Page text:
How We Met: Giorgio Locatelli & Federico Sali

'We both ride, although my wife doesn't let me race any more. Now we scoot around like idiots'

Giorgio Locatelli, 47, is chef patron of Michelin-starred London restaurant Locanda Locatelli and Ronda Locatelli in Dubai. He has worked in the industry for more than 20 years: cooking, consulting, presenting two TV series and publishing two cookbooks. He has two children and lives with his wife and business partner in north London.

In the space of two days Federico met two people – one was me, the other is now his wife. So in a couple of days he'd sorted the whole thing, done. Now he has his own restaurant and a baby.

When Federico first came to England he was working at a restaurant in the countryside. He'd heard what we were doing at Zafferano [which Locatelli opened in 1994], which was very edgy and getting a lot of press. He and his brother Max saw it and said, "This is where we want to be."

He started as a commis [entry-level chef] but had to learn English. He'd been working in a French kitchen, which was a disaster. We don't want an Italian chef speaking French – we don't want anybody to speak French, not even the French!

He was working in our little pasta room when I first met him in person. The other day, we were talking about that little room and the guys who've worked for me over the past 20 years. A lot of today's big names started in that room – Angela Hartnett was in there for months.

After about a year-and-a-half I decided to leave Zafferano, and I had to decide who to take with me. Federico hadn't gone through all the ranks, but I knew he was sous-chef material. For 18 months we didn't really work: we did the TV programme Pure Italian and just went around on our motorbikes. We both ride, although my wife doesn't let me race any more. Now we have scooters, and scoot around like idiots.

We then set up Locanda, where we have always had the idea of a family, of equality. We work together, we eat together. When Federico was in Dubai setting up the second Locanda, we were fighting a lot, much more than in usual daily life. He was down there for six months doing all the work and suddenly I'd turn up and they'd roll out the red carpet and everybody was, "Giorgio, Giorgio." He found it frustrating, but it strengthened our relationship.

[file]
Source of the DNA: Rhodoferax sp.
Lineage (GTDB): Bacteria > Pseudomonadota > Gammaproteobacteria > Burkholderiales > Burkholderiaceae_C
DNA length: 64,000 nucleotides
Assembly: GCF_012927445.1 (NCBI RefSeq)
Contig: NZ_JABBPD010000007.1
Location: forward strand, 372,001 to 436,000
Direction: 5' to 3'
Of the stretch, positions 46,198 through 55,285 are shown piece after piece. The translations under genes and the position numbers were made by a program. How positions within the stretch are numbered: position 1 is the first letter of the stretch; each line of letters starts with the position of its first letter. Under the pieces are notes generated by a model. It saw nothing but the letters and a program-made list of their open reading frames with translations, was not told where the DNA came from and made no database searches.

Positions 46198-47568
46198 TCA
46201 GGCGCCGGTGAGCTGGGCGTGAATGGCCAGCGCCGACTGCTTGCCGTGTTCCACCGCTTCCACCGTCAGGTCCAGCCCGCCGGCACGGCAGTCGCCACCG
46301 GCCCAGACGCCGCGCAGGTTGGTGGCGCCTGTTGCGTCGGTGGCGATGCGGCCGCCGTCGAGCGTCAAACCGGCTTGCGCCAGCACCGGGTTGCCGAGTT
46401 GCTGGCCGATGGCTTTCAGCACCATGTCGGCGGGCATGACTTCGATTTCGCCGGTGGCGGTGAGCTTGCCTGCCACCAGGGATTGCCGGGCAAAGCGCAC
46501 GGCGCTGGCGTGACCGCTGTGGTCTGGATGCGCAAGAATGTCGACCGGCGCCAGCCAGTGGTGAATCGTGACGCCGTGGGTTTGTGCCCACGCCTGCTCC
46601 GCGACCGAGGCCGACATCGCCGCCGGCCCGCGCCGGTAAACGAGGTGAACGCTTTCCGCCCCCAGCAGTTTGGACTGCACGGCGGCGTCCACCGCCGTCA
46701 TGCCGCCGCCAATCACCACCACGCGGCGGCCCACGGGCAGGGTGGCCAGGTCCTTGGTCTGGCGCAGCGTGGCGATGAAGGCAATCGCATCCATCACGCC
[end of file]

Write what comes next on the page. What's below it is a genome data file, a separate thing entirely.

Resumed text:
Three years ago Fed needed a break and went off for six months to South America. We didn't know if he was coming back, but were ready to accept any outcome. I already knew the answer, but when he came back I asked him, "What would you like to do?" He said, "I'd like to have a restaurant with my brother."

I haven't done anything hands-on with his restaurant, just signed the cheques. I feel very confident. If I go and he says to me, "You need to come in the kitchen," I'll take off my jacket and get in there; I don't mind at all. But I'm sure that won't happen.

Federico Sali, 34, trained as a chef in Tuscany before coming to England in the mid-1990s. He worked for Giorgio Locatelli for a decade and recently opened his first restaurant, Tinello, in Chelsea, west London, with his brother Max, an award-winning sommelier. He lives in west London with his wife and daughter

I was working in Wiltshire but I knew I wanted to come to London and work in an Italian restaurant – that was always my dream. At that time there were only two places I wanted to work – the River Café or Zafferano. Mark, a chef I worked with, made the connection for me. The day after I said yes to a job at Zafferano, I came into work and picked up [industry magazine] Caterer; Giorgio was on the cover because of a row with Marcus Wareing. Mark came over to me and said, "There you go, that's where you're gonna work now."

When I went to work for Giorgio I started at the bottom. I used to make the fresh pasta and the grissini [breadsticks] in this tiny room. A couple of mornings Giorgio came in and ate the grissini, he said, "Who's been making this?" and from then it felt like he started to notice me.

One day, the chef who worked on the hot pasta didn't turn up. I didn't have the training but I'd been concentrating. I was told to cover and it went smoothly, I never had to go back to the little room.

Ten years ago, Giorgio told me he wanted me on board at Locanda, but first he was working on his TV show. I was in the back getting all the ingredients, chopping and setting up the mise en place. We'd make a 30-minute show in one 12-hour day – three or four recipes, doing each two or three times. It was intense.

In the kitchen he is very focused and passionate. He has to drive the kitchen to a different level. He comes in and the atmosphere just changes. They are all moody, cooking and then he comes in – boom! He lightens the mood or sometimes completely the other way – not in a bad way, but if he sees things that aren't right.

He can be very paternal, and will look after people well – from the kitchen porter to the head chef. To him, there's no difference. Sure, sometimes there's friction, but more importantly we all respect each other's work. I want to build the same relationship with my staff that Giorgio has. You have to find the right people and motivate them; if people feel comfortable, they'll stick with you.

Tinello, 87 Pimlico Road, London SW1, tel: 020 7730 3663. Locanda Locatelli, 8 Seymour Street, London W1, 020 7935 9088

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